(New throughout, adds details, concerns about volume, analyst
By Brian Ellsworth
CARACAS, March 25 Investors see Venezuela's new
free-floating foreign exchange system as an important step
toward improving the country's stretched finances, but
economists question whether it can provide enough dollars to
kick-start the economy.
The Sicad 2 mechanism opened on Monday and has offered
dollars at around 51 bolivars, or eight times the official rate.
After 11 years of currency controls, critics said the launch
of Sicad 2 amounts to a devaluation of 88 percent. Fitch Ratings
cut its rating for Venezuela debt.
Still, Venezuela's bonds rose on Tuesday, extending gains
from Monday as the measures encouraged investors. ID:nL1N0MM0PF]
It remained unclear how much the system will ease dollar
shortages that left factories without replacement parts and
consumers without basic goods including toilet paper.
"With no real efforts to significantly increase the supply
of foreign currency, we suspect that it is another false dawn in
Venezuela's battle to overcome a dollar drought," wrote David
Rees of research firm Capital Economics in a note.
The measure offers companies such as American Airlines
and Colgate-Palmolive a legal alternative to
repatriate revenue. But that would imply heavy losses for the
companies. Airlines, for example, sell tickets at the official
rate but would repatriate funds at the much weaker Sicad 2 rate.
The central bank has not provided details on how much
currency has changed hands under Sicad 2, and did not respond to
calls seeking comment.
President Nicolas Maduro has said the system will supply 8
to 10 percent of the economy's demand for dollars. That would
mean around $60 million per day compared with the $100 million
daily volume of a similar market that functioned until 2010 when
it was outlawed, according to Russ Dallen, managing partner of
Caracas Capital Markets.
"Anything's better than nothing, and at least they've done
something," said Dallen, who facilitated transactions in the
prior market. "They control it and only they can see what's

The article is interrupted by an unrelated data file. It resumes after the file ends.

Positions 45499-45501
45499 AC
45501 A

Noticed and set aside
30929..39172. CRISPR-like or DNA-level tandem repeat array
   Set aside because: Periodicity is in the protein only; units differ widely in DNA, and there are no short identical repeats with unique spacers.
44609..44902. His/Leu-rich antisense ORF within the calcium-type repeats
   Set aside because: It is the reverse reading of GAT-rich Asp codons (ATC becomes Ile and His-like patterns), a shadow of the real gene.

happening, so it's kind of a black box to us on the outside."
Insufficient supply of dollars would leave importers and
businesses struggling to obtain hard currency. That could
further pressure the black market rate, which helped drive
inflation to 57 percent in February.
In the run-up to Sicad 2, the bolivar strengthened on the
black market to reach 59 per dollar on Monday from nearly 90 in
recent weeks. On Tuesday it slipped back to 70 bolivars per
dollar, according to the widely-watched website DolarToday.com.
DEBTS PILE UP
The Sicad 2 rate is the average of transactions in a trading
day, reported by the central bank after the close of operations.
That adds a third official exchange rate to the 11-year-old
currency mechanism created by late socialist leader Hugo Chavez.
Barclays analyst Alejandro Grisanti said Maduro's comments
suggested the system would provide about half the volume he had
"We see that as a concern," he said. "Lower FX sales in
SICAD 2 would imply a smaller average devaluation, smaller
fiscal improvement, a more limited capacity of this new market
to stabilize the exchange rate."
For years, the government currency board has declined
repatriation requests from foreign companies operating in
Venezuela, preventing transfers of revenue to headquarters.
Companies would suffer substantial losses buying dollars at
the Sicad 2 rate, especially airlines that must sell tickets in
bolivars at the official exchange rate: currently 6.3 bolivars.
The International Air Transport Association says its members
have $3.8 billion in revenue frozen by the currency controls. On
Tuesday, its representative said the new exchange rate would not
apply to its members because they sold tickets at 6.3 bolivars,
and at the previous official rate of 4.3.
Chavez set up currency controls in 2003 after an attempted
government takeover by the opposition and an oil industry
production stoppage that nearly left the country without hard
He maintained that policy even after the government
stabilized output and soaring oil prices flooded the country
with cash. The situation spawned corruption as well-connected
officials bought cheap dollars and flipped them for huge profits
on the black market.
(Additional reporting by Andrew Cawthorne and Girish Gupta;
Editing by Kieran Murray and David Gregorio)